We were fortunate in the beginning of our voyage in having strong and fair gales of wind, which drove us rapidly on our course; but we had at the same time much wet, drizzling weather, which soon enabled us to discover that our ship was an old and leaky thing, and that our houses, though new, had been so carelessly constructed, that the water came in freely upon us, wetting our berths, and rendering our situation exceedingly uncomfortable. Add to this the fact that our ship, being in ballast, rolled so badly that we could not stand for a moment without clinging with both hands to our berths or some other fixture for support, and that nearly all of us were suffering severely with seasickness, and I think it will not be difficult to convince the reader that our condition was far from agreeable.

The following may serve as a specimen of our discomforts: I lay in my berth in the after house—on the second night of our voyage,—suffering from intolerable nausea and equally intolerable thirst. The vessel rolled[Pg 14] violently; the rain was dropping from the leaky roof into my face and on my bedclothes. The passengers were running to and fro in much confusion, and the voice of the captain was loudly heard in giving orders to the sailors, who were sent aloft to take in sail, for a squall had struck us. The trunks in our cabin were dashing from side to side, breaking chairs and stools and whatever else came in their way. The earthern ware in the lockers was slipping about and crashing up in a style that threatened its speedy demolition. All was noise and confusion. The winds whistled, howled and screamed, the sails flapped, the waves dashed against the sides of the vessel and over the decks, keeping a stream of water running back and forth as we rolled and pitched, and tossed over the seas. An unlucky wave, higher than the rest, stove a boat that hung at the davits, and added greatly to the confusion and apprehension which pervaded the ship. The storm, though with frequent lulls, continued for several days. During one night the trunks and chests in the main cabin were tumbled about so furiously, that they beat down the stairs. A barrel of pork was upset, and the brine, dashing across the floor, so frightened a poor fellow, who thought the vessel had sprung a leak, that he scrambled up into our house, and sat up all night.

A day or two after this I heard, as I lay in my berth, an unusual commotion on deck, and the captain was giving orders in a loud voice and a quick and hurried manner. In a few moments I learned that we had but just barely escaped a waterspout, which had passed within less than the ship's length to the leeward of us. Sick as I was, I deeply regretted that I was not up to see it. I may never have another opportunity to witness such a phenomenon.

[Pg 15]

Sunday, 18th April. Latitude 29°, 25' N. Longitude 29° 71' W. from Greenwich. We have reached a warmer and more comfortable climate. We have exchanged the cold stormy blasts, the wintry winds of Maine, for mild and gentle breezes and a warm sun, and we feel a sense of comfort in the change that is exceedingly exhilarating. I have nearly recovered from seasickness, from which I believe no other passenger has suffered so severely, but it leaves me much enfeebled. We are approaching the Cape Verde Islands, which we hope to see in the course of three or four days.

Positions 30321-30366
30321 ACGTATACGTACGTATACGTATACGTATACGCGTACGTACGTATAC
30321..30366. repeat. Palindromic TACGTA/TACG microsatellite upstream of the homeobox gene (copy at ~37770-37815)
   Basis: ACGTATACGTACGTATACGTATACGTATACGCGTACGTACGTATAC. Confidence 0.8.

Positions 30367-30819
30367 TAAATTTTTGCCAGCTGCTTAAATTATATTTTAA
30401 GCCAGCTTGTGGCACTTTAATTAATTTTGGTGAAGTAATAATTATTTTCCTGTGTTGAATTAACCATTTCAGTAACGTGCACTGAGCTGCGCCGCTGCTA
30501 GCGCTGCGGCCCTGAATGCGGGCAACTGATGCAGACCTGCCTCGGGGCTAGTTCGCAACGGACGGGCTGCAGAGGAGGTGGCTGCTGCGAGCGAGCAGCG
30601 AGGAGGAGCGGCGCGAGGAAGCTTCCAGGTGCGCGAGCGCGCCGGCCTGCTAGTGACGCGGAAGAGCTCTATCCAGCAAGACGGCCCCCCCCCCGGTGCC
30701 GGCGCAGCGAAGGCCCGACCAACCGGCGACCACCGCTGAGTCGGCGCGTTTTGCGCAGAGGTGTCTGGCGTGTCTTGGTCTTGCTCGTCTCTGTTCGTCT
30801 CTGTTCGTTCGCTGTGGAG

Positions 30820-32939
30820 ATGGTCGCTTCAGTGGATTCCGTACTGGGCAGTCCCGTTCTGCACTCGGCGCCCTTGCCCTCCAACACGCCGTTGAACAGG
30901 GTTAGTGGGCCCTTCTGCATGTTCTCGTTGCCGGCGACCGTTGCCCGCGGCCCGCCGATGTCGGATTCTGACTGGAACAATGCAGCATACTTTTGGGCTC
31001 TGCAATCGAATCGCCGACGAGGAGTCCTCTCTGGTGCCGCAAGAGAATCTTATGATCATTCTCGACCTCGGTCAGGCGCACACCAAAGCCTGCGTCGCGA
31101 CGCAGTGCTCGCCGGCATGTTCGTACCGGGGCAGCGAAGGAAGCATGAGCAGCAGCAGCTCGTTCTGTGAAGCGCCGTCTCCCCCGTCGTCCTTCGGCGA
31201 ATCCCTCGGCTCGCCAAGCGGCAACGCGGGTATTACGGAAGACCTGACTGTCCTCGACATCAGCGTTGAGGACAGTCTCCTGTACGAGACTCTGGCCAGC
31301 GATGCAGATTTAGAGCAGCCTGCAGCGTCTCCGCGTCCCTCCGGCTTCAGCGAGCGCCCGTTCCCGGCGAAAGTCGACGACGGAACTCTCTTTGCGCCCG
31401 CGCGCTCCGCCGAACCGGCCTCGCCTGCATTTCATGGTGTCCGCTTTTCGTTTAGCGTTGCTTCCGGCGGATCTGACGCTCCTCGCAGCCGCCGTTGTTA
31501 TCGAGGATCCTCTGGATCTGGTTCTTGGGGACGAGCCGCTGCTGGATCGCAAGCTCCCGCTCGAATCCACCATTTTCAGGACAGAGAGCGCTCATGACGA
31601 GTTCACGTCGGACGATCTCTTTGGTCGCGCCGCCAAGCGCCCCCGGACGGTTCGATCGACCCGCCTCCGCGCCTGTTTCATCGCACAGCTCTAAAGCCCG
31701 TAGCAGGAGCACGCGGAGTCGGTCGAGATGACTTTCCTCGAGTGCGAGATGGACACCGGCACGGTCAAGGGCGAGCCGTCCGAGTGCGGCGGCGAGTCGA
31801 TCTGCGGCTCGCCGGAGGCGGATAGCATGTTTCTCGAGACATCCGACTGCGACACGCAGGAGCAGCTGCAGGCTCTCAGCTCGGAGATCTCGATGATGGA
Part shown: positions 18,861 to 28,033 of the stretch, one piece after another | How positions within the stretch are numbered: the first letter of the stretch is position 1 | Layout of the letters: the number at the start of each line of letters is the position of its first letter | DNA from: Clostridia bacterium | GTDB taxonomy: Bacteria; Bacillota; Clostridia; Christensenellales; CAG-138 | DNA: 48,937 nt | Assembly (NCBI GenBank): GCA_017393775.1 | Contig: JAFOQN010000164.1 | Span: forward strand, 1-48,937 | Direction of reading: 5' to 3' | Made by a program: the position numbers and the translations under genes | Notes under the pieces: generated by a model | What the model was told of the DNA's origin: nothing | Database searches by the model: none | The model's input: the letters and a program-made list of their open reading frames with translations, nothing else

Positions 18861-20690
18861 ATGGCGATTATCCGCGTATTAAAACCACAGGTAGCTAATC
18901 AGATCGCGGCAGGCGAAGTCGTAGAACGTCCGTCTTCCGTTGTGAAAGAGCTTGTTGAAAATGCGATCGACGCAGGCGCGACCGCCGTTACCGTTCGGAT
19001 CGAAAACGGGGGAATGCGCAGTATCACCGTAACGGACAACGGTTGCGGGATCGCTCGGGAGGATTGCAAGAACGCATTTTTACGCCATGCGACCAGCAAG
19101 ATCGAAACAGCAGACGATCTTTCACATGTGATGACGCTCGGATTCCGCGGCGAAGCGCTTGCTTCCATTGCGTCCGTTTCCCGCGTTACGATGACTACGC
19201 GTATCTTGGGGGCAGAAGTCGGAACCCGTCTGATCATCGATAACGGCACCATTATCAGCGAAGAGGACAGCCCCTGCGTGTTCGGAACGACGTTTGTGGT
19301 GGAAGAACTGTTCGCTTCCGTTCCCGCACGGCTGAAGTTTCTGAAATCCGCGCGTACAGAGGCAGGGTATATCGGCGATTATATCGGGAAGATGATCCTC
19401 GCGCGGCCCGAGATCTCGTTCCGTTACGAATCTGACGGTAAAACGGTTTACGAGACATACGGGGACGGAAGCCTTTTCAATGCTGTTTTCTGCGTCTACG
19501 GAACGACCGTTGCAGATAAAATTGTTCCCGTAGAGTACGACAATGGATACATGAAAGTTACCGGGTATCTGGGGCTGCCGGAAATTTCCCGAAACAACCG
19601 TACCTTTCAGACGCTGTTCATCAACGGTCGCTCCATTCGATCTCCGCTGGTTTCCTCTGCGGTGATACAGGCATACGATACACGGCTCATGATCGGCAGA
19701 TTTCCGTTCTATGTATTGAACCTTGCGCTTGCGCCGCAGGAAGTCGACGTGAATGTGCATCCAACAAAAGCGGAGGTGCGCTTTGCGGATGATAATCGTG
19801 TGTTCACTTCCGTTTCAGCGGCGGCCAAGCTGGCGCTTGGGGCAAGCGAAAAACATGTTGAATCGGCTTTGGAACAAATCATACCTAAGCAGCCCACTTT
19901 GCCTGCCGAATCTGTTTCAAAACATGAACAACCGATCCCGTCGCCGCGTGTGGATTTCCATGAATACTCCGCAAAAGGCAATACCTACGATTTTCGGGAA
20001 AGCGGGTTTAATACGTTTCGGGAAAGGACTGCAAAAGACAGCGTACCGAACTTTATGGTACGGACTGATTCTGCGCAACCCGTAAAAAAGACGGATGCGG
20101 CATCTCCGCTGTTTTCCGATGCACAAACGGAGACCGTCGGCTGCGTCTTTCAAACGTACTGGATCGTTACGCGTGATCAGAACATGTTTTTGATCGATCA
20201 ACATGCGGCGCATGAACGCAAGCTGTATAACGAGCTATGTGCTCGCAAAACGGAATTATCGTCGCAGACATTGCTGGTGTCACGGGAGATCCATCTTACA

We have had religious services on deck to-day. Our chaplain gave us a sensible written discourse, which was listened to with attention. We had good singing, and the services were conducted with a degree of propriety that would have afforded an excellent example for imitation by some of the congregations I have seen in our churches.

Soon after the close of the services our company was enlivened by the sight of a school of porpoises; and Sherman, one of the passengers who had made several voyages, made an attempt to capture one of them. Taking a harpoon to which a long line was attached, he dropped into the chains under the bowsprit, and watched for the porpoises as they came plunging swiftly through the water beneath him. It required no small degree of skill and dexterity to strike them. There he stood looking intently into the water with his harpoon raised, when suddenly a group of the animals came within striking distance. In an instant he thrust his weapon into one of them, and the line was pulled in by men who were stationed on deck for the purpose. The fish was brought to the surface, but in his struggles he broke away from the harpoon and escaped, and in a few moments the whole[Pg 16] school, as if warned of their danger, had disappeared. We have not a great variety of amusements on board our vessel, and such a circumstance as this serves to infuse a good deal of life into us. A school of porpoises, a few stray sea birds, and a distant sail constitute nearly all we have to relieve the monotony of our voyage. Up to this time we have spoken but one vessel. I lay in my berth one night dreaming pleasantly of friends at home, when I was awakened by the hoarse voice of our captain hailing a bark that was at that moment passing. She was a Dutch vessel homeward bound. The Dutch captain had some difficulty in understanding ours, and asked three times where we were bound, though answered each time very distinctly "Cal-i-for-ny."